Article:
Speaking on the CEO panel at the Dynamic Planner conference yesterday (February 7), Cowan discussed some of the opportunities the industry is likely to see, moving from RDR to consumer duty.
He said: “Consumer duty is going to bring challenges and opportunities and in my mind, RDR broke the financial services community into two: the mortgage brokers and financial planners.”
Cowan explained that financial planners are building asset values for people but the mortgage market is working in transactions.
“Foreseeable harm in the consumer duty is a simple wake up call to any mortgage broker in the country,” he said.
“Many claim they talk to a client about protection but most clients walk out the door without any conversation because the broker doesn’t have time or can’t be bothered.
“So the opportunity and obligation for a mortgage broker to open up a conversation about protection, which they should have been doing anyway, will be more evident. I see that as a big opportunity for brokers.”
Cowan added that all financial services firms need to go back and “take a good look at themselves” as while many state they are already abiding by treating customers fairly, “there are bigger challenges coming down the road”.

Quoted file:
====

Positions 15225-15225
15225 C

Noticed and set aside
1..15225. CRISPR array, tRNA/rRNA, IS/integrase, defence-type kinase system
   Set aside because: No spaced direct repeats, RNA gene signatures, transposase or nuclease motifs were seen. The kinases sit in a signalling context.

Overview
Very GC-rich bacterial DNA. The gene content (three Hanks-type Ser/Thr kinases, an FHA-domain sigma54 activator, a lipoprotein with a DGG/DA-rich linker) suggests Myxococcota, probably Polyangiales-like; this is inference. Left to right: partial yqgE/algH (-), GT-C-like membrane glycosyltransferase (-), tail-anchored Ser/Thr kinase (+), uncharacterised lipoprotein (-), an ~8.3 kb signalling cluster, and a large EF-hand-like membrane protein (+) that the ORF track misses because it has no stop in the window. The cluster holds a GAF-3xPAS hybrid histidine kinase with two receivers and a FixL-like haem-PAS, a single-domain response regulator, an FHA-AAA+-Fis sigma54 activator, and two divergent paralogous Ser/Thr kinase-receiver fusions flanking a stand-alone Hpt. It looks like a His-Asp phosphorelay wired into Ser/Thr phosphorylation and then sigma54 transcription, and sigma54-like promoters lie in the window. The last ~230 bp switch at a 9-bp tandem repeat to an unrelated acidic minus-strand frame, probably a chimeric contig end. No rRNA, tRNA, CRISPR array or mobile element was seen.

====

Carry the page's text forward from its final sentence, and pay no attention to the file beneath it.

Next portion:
Likewise, Stephen Gazard, CEO of Quilter Financial Planning said the duty presents an opportunity to change the model.
We’re in a world where it is far easier for an 18 or 25 year-old to invest in crypto than it is to get pension advice. That cannot be right. Andy Thompson, Solomon Capital Holdings
“There's a huge amount we do to protect the adviser and ourselves and the consumer duty provides that dynamic to move away from that risk environment that's driven us."
Discussing how people’s plans have changed over time, Gazard said we are in an age of acceleration.
“The speed with which it's changing around us is at a much greater pace,” he said. “The role of the adviser is to fully embed themselves with the client.
“I think we have become far more reactive to the needs of the clients, rather than ultimately delivering what we think clients want.
“Actually understanding directly from the client, rather than what we think they need from us, is the change.”
Additionally, the big difference now, compared to 2008, is that the advice given is a lot more sophisticated.